When you implement an interface you promise to provide the methods specified in the interface. The interface makes you do that much but the interface can't specify what you should do. So you'll make your method display() do whatever is right for you, and anybody who calls display() will have to live with the results.
Say you create a class that implements InterfaceA and InterfaceB. You could pass a single object instance to either of these methods and your object would do exactly the same thing both times.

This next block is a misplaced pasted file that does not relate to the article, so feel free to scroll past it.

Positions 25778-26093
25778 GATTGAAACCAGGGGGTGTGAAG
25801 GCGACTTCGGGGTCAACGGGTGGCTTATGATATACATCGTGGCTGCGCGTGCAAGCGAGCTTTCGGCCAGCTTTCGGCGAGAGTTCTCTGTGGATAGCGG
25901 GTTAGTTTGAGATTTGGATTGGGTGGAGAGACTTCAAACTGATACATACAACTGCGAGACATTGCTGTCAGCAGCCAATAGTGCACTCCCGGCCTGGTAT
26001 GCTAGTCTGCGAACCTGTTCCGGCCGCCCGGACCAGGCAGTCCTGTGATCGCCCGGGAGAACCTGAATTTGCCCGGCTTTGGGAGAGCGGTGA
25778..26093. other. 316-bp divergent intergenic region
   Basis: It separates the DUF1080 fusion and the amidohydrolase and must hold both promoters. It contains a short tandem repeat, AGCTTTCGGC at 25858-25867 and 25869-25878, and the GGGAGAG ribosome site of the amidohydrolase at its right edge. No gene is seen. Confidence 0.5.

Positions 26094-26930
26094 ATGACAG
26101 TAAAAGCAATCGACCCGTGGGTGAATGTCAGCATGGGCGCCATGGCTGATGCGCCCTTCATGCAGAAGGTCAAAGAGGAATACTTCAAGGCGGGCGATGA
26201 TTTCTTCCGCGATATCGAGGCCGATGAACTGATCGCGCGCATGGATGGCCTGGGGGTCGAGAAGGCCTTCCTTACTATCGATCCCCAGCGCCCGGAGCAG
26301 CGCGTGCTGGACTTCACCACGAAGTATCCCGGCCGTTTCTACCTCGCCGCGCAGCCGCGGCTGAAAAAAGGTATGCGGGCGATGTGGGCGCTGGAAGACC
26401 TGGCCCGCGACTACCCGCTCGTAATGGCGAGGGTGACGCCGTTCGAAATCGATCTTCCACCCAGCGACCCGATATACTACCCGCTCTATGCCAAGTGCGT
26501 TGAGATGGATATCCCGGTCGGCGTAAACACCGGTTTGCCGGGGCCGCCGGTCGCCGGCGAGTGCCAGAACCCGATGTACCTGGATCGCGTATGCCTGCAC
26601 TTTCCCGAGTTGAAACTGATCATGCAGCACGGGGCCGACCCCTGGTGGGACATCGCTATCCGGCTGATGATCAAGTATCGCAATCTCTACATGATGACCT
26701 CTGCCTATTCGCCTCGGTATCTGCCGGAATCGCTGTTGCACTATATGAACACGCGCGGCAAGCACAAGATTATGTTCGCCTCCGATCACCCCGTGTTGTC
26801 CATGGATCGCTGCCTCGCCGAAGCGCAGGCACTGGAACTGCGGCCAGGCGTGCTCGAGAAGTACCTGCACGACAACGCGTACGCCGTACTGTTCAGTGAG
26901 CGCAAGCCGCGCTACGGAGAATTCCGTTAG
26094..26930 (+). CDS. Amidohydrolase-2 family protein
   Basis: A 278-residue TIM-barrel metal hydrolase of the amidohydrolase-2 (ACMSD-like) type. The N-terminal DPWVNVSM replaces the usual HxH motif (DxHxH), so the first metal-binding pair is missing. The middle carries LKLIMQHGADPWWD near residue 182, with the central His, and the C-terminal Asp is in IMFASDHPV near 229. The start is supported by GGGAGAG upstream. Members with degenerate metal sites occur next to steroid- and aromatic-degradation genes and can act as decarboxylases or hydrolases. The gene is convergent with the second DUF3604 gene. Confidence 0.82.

So to your question "which does it override" the answer is none. It implements rather than overrides, and one implementation is good enough for both interfaces.
Hope that helps!
A good question is never answered. It is not a bolt to be tightened into place but a seed to be planted and to bear more seed toward the hope of greening the landscape of the idea. John Ciardi
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